Whenever I encounter a John Lennon document, whether biography, documentary, music or photograph collection, I am left feeling (to steal a bit from Yoko Ono) approximately infinitely sad. Like nearly everyone else, I guess, I’ve known the Lennon story for what seems like my entire life, from the Beatles to Yoko to He-I’m-Loathe-to-Mention, Mark David Chapman who, of course, shot Lennon dead in December 1980, at a moment in Lennon’s life of musical, spiritual and personal rejuvenation. What a loss and what a time to lose him! Knowing the ending never dampens the blow.
I felt the same after reading The John Lennon Letters, a new collection edited by Hunter Davies. Davies was the first authorized Beatles biographer (The Beatles, originally published 1968, revised 1985, 1996), and while, at this point, another Beatles/Lennon book seems nostalgic overkill, these letters are a very fine addition to the legacy of a public figure who frequently aired his private life, along with his privates.
Davies provides a brief biographical introduction, and smaller introductions to each chapter, as well as background to each letter, so the book reads somewhat like a biography, autobiography and personal scrapbook combined. With the inclusion of reproductions of the original documents whenever possible, one is able to see the initial manner of attack, the original physical mark, whether crayon, pen or typewriter (Lennon was a two-finger typist). Thus, words with particular emphasis become a little more emphatic when seen “in the flesh”, as it were — something like, say, “John W. Lennon (LEADER)” signed on an early Beatles document. Plus, as most or all of these letters are valuable collector’s items, with Davies providing provenance, this epistolary portion of the Lennon story feels, at times, like an intriguing jigsaw mystery.
In his general introduction, Davies admits to “expanding the definition of the word ‘letter’” to include “postcards, notes and lists and scraps…” Even though Lennon was the “smart” Beatle — that is, the one with the greatest extra-musical intellectual reach, having published two books, In His Own Write and A Spaniard In the Works, at the height of the Beatle’s popularity — he wasn’t a consistent, copious letter writer in the sense of, say, D.H. Lawrence or some other purely literary figure.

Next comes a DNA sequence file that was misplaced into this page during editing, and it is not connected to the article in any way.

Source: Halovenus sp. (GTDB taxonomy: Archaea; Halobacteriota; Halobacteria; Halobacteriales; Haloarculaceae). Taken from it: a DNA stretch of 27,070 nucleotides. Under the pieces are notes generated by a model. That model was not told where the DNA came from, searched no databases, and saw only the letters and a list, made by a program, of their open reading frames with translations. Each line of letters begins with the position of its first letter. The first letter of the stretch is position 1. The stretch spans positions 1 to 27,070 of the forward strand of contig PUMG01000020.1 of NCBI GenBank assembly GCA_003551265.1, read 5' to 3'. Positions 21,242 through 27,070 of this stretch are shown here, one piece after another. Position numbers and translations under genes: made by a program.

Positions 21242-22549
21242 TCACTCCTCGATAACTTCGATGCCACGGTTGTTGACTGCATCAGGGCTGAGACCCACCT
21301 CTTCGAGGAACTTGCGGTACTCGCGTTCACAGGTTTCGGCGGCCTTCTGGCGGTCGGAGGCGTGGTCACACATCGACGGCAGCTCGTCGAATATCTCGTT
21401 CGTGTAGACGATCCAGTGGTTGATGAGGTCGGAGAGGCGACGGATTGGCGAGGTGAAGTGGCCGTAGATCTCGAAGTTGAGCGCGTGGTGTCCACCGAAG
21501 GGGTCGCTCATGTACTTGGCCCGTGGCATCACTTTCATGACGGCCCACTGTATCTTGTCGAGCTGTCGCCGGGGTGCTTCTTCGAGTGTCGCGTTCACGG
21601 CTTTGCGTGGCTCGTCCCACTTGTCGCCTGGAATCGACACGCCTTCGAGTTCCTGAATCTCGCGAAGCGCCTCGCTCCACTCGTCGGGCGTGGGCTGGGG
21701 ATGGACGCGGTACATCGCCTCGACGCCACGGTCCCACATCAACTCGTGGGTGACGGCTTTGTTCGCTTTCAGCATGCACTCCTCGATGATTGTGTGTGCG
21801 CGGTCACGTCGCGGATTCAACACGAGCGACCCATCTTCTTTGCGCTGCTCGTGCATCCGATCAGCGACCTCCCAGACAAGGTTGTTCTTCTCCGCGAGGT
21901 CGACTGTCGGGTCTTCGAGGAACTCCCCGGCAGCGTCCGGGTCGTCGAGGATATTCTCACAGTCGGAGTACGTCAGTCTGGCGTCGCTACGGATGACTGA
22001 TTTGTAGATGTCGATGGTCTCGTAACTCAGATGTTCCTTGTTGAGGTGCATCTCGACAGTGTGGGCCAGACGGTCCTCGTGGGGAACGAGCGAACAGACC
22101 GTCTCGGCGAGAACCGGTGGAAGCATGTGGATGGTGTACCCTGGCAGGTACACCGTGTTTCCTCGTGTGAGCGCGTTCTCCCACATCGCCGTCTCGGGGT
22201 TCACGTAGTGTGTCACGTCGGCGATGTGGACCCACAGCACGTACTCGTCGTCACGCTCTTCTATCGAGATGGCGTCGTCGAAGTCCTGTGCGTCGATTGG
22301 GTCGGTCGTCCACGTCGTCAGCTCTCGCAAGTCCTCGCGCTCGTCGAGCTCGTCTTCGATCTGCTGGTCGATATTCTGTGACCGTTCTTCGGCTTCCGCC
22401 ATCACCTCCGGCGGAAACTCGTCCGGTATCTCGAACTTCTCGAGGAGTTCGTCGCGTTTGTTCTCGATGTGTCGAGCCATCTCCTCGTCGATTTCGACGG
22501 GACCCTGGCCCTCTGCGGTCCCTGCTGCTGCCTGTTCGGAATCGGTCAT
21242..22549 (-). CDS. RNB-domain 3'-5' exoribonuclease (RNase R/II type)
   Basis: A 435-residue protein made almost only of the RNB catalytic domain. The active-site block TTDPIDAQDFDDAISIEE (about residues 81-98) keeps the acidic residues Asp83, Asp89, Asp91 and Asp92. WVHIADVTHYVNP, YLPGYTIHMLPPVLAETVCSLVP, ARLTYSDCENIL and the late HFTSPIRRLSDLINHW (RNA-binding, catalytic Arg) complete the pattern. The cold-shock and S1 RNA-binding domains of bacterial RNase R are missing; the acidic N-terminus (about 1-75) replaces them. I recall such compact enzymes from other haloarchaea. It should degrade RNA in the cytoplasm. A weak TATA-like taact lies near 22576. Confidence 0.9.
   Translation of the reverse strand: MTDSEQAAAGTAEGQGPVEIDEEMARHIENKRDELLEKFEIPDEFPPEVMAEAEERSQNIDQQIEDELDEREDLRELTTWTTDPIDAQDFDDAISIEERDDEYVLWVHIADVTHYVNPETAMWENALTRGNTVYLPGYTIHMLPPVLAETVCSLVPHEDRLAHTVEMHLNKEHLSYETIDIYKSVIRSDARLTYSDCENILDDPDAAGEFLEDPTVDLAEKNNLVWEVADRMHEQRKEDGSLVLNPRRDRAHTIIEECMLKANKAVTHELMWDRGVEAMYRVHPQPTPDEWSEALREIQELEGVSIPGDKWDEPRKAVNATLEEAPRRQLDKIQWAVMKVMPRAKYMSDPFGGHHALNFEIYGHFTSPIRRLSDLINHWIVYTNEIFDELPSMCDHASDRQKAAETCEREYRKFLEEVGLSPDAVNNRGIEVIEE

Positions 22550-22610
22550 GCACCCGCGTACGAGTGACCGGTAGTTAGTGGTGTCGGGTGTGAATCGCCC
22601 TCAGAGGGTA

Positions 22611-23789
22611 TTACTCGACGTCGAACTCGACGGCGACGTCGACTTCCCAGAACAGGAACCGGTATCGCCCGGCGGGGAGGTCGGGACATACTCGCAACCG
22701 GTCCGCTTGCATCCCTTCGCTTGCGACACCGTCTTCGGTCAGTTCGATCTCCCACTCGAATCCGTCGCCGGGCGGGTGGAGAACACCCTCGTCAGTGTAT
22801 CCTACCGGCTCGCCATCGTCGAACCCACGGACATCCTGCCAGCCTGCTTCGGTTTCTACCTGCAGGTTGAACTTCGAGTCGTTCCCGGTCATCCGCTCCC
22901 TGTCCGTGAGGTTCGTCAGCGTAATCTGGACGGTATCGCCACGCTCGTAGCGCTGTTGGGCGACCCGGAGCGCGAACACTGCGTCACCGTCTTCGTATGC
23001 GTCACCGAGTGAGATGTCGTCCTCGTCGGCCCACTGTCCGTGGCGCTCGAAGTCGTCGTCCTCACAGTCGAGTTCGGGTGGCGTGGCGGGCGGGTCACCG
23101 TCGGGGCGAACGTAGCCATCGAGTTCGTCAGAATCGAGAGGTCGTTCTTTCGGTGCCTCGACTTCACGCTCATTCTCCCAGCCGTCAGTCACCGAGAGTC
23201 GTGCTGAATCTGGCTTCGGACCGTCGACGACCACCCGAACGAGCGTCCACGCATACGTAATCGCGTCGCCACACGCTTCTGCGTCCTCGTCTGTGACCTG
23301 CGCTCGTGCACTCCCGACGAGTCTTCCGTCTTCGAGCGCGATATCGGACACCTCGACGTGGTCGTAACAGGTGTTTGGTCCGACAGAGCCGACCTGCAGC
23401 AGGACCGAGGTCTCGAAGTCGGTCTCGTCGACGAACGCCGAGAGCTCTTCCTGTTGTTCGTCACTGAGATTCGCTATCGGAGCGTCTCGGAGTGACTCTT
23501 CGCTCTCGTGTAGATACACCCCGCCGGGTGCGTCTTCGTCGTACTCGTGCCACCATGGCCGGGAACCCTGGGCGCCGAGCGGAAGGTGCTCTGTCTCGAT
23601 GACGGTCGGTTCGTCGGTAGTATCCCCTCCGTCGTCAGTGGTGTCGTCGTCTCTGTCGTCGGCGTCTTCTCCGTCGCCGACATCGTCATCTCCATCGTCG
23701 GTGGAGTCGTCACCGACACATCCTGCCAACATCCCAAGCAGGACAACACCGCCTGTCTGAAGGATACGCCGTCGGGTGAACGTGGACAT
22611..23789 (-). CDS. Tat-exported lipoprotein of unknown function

Davies himself asks, “But was he any good as a writer?” and gives as answer a Parliamentarian’s assessment of In His Own Write, meant as disparagement: “It appeared that [Lennon] had picked up pieces of Tennyson, Browning and Robert Louis Stevenson while listening to the football results on the wireless.”
Not bad for a rock musician, I’d say. And like that assortment of poets and populism, what we get in The John Lennon Letters is an array of disparate artifacts — hastily scrawled messages, humorous survey responses, and weightier, more emotional letters in the full traditional sense.
From effusive love letters to his first wife, Cynthia (“I love you like GUITARS”), to more succinct responses to fans and/or detractors (“To Ruth, Thanks for your letters, I have only got 6 hairs anyway and I promised them to my dad…”), the prevailing temperament is humorous candor. As Davies notes, Lennon was never one to pull punches, an attitude that equipped him throughout his life, a survival mechanism against the pressures of fame, fortune and family.
Some of the most entertaining letters show Lennon in combative or defensive mode (contention being more compelling than contentment, I imagine). In 1969, to the editor of a leading radical magazine, Black Dwarf, who had questioned Lennon’s political commitment/revolutionary credentials, Lennon writes:
“Who do you think you are? What do you think you know? I’m not only up against the establishment but you, too, it seems…You say ‘In order to change the world we’ve got to understand what’s wrong with the world. And then, destroy it. Ruthlessly.’ You’re obviously on a destruction kick. I’ll tell you what’s wrong with it — People — so do you want to destroy them? Ruthlessly?…It’s a bit naïve…P.S. You smash it — and I’ll build around it…”
In 1974, during Lennon’s infamous “lost weekend” — a months-long drunken exile from Yoko Ono — musician/producer extraordinaire Todd Rundgren publicly criticized Lennon’s behavior, prompting an “OPENED LETTUCE TO SODD RUNTLESTUNTLE,” responding to “Turd Runtgreen’s howl of pain (hate)”:
“I have never claimed to be a revolutionary. But I am allowed to sing about anything I want! Right?…
I don’t represent anyone but my SELF. It sounds like I represented something to you, or you wouldn’t be so violent towards me. (Your dad perhaps?)…